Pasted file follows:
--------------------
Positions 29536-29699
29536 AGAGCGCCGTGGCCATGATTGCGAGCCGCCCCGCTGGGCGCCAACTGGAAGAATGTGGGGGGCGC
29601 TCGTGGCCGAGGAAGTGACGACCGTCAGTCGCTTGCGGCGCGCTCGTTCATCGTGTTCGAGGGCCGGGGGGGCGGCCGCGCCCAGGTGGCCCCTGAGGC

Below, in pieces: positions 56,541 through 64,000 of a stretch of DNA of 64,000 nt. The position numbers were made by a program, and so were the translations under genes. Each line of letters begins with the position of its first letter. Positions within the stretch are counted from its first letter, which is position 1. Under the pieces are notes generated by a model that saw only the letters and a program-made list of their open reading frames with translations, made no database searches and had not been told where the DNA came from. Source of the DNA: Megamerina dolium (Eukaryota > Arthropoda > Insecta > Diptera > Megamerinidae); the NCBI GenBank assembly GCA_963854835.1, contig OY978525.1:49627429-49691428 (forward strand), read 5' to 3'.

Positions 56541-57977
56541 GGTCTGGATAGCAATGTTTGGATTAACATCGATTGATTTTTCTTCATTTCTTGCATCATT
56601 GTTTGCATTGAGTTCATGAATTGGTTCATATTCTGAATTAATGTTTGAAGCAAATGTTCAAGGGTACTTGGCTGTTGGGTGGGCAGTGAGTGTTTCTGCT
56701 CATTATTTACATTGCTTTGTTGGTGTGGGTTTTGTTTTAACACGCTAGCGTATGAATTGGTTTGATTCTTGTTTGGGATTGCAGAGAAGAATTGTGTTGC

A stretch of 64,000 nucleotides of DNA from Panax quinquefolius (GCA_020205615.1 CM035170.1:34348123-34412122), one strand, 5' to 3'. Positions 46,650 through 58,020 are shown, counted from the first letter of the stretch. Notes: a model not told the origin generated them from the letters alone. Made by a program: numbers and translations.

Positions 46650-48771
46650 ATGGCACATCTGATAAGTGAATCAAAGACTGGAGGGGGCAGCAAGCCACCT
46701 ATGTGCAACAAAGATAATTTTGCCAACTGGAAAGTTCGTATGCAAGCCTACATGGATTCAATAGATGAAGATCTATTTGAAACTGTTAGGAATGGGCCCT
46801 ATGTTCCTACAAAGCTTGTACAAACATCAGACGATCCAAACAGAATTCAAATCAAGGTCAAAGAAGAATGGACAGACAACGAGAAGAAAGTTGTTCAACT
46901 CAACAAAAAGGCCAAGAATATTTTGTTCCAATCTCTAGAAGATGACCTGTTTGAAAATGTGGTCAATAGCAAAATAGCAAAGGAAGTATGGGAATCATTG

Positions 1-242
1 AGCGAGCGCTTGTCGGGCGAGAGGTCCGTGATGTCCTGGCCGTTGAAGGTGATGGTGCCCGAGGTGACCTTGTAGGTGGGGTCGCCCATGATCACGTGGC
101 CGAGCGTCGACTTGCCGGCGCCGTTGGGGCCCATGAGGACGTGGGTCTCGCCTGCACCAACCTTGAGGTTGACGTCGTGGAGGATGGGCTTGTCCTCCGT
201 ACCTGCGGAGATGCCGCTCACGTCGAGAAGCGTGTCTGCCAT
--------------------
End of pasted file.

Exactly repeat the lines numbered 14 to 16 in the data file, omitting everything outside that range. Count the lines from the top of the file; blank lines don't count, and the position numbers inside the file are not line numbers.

46901 CAACAAAAAGGCCAAGAATATTTTGTTCCAATCTCTAGAAGATGACCTGTTTGAAAATGTGGTCAATAGCAAAATAGCAAAGGAAGTATGGGAATCATTG

Positions 1-242
1 AGCGAGCGCTTGTCGGGCGAGAGGTCCGTGATGTCCTGGCCGTTGAAGGTGATGGTGCCCGAGGTGACCTTGTAGGTGGGGTCGCCCATGATCACGTGGC